A revolution in sensibility took place that opened the eyes of Westerners to the fact that in their tradition both women and non-whites had been treated as inferiors. Because the democratic Left took the value of equality seriously, it learned the new feminist, multicultural and anti-racist lessons far more quickly than did the democratic Right, parts of which continued for decades to discredit feminism, multiculturalism and anti-racism as the "politically correct" excesses of what they first called the New Class and later the left-wing "elites".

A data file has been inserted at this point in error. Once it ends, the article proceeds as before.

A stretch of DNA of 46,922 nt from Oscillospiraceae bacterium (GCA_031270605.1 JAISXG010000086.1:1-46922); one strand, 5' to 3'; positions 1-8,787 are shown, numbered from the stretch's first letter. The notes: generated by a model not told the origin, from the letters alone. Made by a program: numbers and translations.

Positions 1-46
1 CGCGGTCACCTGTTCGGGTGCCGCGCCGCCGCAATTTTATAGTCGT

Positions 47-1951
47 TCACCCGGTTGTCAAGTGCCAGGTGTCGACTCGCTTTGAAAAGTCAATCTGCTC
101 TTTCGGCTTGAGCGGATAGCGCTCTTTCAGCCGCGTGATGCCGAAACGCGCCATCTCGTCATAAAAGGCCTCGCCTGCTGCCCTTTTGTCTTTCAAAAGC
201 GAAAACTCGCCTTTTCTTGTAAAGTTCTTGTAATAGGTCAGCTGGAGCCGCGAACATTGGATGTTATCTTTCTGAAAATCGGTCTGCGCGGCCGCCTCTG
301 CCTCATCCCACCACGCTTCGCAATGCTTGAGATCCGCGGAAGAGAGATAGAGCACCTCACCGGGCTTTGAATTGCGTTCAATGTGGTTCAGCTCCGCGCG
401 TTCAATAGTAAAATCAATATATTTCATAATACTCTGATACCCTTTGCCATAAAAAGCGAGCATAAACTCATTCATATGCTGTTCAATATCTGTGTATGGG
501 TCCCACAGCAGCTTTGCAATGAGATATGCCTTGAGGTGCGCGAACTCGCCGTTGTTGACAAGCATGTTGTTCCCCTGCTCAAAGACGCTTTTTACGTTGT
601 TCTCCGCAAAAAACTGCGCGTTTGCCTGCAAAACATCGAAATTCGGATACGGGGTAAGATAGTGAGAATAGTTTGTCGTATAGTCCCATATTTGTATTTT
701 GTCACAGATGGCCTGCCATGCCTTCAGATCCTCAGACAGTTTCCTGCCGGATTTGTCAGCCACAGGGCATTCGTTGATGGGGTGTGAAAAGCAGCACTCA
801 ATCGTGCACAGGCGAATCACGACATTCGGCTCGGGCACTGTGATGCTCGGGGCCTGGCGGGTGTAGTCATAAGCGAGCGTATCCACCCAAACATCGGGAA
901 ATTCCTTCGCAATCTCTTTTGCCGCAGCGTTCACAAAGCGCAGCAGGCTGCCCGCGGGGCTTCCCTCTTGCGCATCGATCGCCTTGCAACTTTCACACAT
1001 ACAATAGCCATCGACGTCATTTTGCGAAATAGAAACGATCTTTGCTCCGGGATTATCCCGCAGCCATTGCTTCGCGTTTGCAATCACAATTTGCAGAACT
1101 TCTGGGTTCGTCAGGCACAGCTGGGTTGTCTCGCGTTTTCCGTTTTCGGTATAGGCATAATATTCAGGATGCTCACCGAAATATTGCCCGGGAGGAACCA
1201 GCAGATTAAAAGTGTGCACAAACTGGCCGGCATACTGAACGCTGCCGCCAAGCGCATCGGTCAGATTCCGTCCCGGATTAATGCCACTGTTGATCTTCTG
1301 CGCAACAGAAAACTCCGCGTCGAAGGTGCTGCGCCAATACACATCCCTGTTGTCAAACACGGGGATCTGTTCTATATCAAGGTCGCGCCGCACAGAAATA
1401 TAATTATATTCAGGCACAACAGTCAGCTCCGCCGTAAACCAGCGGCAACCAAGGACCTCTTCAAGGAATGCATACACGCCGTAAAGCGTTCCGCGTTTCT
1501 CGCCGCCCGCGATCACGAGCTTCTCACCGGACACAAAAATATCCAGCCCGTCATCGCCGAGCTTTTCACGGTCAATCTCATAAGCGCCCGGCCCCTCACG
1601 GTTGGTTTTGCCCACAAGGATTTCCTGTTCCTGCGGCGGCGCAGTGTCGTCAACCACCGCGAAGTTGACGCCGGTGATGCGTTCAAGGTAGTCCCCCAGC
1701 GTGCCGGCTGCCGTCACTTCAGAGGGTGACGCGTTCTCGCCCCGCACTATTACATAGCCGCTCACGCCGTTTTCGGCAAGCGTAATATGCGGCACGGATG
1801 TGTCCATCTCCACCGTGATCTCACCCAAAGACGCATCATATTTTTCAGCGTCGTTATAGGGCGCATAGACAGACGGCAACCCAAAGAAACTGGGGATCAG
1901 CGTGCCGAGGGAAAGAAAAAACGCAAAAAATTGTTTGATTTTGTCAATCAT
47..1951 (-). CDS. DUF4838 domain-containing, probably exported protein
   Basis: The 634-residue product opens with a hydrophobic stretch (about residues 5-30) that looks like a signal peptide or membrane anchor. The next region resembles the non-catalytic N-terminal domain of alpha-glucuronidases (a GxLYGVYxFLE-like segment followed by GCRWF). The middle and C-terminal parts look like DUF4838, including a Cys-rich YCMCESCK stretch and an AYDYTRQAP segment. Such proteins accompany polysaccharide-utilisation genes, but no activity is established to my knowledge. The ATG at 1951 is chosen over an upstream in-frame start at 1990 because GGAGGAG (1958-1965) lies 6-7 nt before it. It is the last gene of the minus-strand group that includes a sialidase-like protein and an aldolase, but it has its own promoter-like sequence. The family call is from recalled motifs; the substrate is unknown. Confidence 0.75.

The speedier embrace of the principle of equality of gender and race strengthened the moral authority of the Left among the middle classes but often weakened its political influence among its traditional working class support base.

Unhappily, the democratic Left also now embraced the other dimension of the 60s revolution, the abandonment of social responsibility and the pursuit of self-interest at whatever cost This eventually provided the opportunity for the neo-liberals, in association with another force on the Right, the neoconservatives, to make further great headway among the Western working class by supporting the values of social conservatism. By doing this, the neoliberals managed to disguise from both others and themselves an obvious truth, namely that the untrammelled market was the greatest dissolver of the bonds of family and community.